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Ideally this would be month that illness onset occurred - when they became ill - but those details just are not publicly forthcoming from China's massive human and animal influenza surveillance and testing system.
I'm sure the data are to hand internally, and they may be on hand at the World Health Organization (WHO) - but you wouldn't know it by looking for them publicly. The WHO used to be helpful with providing H7N9 data but it seems their latest efforts to provide more detail on MERS cases has exhausted them.
Hong Kong's Centre of Health Protection (CHP) has been valiantly chipping away, but they also fail to provide sufficient detail to link cases with media or other reports.
As for fatal outcomes from H7N9 infection - forget understanding who dies when and why. Those numbers have been frankly a pathetic mess for four years.
This week marked the fourth anniversary of our knowledge of H7N9 in humans - the first case became ill February 18th 2013 in as part of a Shanghai family cluster. Since then we've seen less and less detail on cases. And by "detail" I don't mean their names and addresses - just case age, sex, date of illness onset/hospitalization/death, linkage between case and death, poultry or human contact and place infection was likely acquired. Basic and standard stuff.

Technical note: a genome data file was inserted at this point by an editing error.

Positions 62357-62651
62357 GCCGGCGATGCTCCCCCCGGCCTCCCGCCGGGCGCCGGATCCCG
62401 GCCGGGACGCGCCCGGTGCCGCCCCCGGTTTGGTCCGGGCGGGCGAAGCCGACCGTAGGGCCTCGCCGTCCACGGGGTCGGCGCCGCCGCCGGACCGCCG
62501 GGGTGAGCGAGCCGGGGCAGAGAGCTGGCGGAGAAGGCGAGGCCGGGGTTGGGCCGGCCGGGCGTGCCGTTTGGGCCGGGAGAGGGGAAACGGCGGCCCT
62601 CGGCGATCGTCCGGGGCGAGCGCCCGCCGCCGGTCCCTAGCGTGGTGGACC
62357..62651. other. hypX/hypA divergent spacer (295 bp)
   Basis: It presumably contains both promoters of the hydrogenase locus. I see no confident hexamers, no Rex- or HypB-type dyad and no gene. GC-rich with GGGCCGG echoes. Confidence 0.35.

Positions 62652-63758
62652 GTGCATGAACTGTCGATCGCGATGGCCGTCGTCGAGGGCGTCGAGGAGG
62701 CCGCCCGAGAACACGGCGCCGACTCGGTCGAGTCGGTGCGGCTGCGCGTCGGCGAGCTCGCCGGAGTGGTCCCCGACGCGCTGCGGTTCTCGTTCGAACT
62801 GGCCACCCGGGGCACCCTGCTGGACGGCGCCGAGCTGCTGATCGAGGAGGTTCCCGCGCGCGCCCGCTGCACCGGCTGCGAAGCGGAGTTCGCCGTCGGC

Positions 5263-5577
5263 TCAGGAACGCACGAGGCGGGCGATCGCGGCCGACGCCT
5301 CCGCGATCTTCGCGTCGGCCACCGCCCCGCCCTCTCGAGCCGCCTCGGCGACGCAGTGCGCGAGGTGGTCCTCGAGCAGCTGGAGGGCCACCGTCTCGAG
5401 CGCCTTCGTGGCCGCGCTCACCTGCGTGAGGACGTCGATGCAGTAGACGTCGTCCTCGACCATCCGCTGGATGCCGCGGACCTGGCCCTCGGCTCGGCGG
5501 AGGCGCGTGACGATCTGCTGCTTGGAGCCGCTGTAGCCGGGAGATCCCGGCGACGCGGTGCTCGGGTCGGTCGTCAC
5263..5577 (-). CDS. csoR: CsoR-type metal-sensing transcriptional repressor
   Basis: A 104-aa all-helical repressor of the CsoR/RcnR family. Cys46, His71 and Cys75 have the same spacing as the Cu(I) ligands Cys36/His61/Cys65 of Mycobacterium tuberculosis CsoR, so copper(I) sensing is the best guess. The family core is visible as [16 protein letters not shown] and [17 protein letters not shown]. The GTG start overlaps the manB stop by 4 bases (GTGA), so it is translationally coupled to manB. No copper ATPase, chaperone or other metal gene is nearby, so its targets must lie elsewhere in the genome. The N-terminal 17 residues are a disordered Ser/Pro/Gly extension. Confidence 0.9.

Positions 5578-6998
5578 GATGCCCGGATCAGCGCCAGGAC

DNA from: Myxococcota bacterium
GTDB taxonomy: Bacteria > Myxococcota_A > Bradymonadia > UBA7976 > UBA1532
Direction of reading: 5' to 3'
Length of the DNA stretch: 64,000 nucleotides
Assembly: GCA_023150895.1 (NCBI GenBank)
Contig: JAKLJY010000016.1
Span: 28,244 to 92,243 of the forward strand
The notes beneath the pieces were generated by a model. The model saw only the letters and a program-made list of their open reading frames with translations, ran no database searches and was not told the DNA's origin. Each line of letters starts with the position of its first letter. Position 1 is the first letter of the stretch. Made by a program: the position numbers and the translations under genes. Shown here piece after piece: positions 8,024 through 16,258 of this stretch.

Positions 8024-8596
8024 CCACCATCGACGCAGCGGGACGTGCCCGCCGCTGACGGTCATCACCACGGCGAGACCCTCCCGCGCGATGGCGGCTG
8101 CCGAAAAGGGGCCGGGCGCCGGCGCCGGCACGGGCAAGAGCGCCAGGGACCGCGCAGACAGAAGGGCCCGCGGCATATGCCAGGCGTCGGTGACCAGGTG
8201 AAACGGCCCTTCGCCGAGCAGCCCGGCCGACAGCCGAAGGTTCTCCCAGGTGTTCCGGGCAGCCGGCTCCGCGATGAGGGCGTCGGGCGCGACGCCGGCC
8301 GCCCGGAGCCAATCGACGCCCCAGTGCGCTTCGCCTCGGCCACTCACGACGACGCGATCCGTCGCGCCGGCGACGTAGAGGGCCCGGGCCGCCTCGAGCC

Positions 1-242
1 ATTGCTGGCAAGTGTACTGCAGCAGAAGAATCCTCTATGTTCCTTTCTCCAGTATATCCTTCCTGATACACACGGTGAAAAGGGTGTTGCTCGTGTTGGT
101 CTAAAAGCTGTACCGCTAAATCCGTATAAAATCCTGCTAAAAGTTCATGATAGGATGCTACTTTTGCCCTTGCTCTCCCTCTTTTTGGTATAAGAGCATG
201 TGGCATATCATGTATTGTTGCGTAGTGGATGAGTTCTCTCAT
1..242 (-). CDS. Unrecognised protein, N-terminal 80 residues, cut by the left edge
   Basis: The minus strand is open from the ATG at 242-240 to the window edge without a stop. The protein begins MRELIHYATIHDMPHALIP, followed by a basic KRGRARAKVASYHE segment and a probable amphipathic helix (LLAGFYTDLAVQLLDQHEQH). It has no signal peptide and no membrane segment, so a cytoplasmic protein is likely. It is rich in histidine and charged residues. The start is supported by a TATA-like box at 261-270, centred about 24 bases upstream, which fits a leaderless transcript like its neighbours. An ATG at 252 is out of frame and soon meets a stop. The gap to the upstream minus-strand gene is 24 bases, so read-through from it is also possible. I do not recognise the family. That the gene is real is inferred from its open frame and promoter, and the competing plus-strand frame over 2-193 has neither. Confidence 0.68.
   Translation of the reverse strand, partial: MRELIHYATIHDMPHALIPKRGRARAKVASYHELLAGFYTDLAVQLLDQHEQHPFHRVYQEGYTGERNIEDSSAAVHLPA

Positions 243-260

Meanwhile the media report every bolus of data that are dumped as if these were new cases and deaths that have just occurred. In reality, the huge January spike below may include many cases and deaths from a month or more earlier.
We're definitely having a big H7N9 season (n=176 human cases) - but as far as I can tell - we had bigger tallies in 2014 (n=326) and 2015 (n=220).
In media interviews over the past weeks, I've put the current season down to lethargy in closing live bird markets as cases and deaths have mounted. The response has been faster in previous years.[1,2] Poultry is a big deal in China. Perhaps the poultry lobby has won out over human life this season.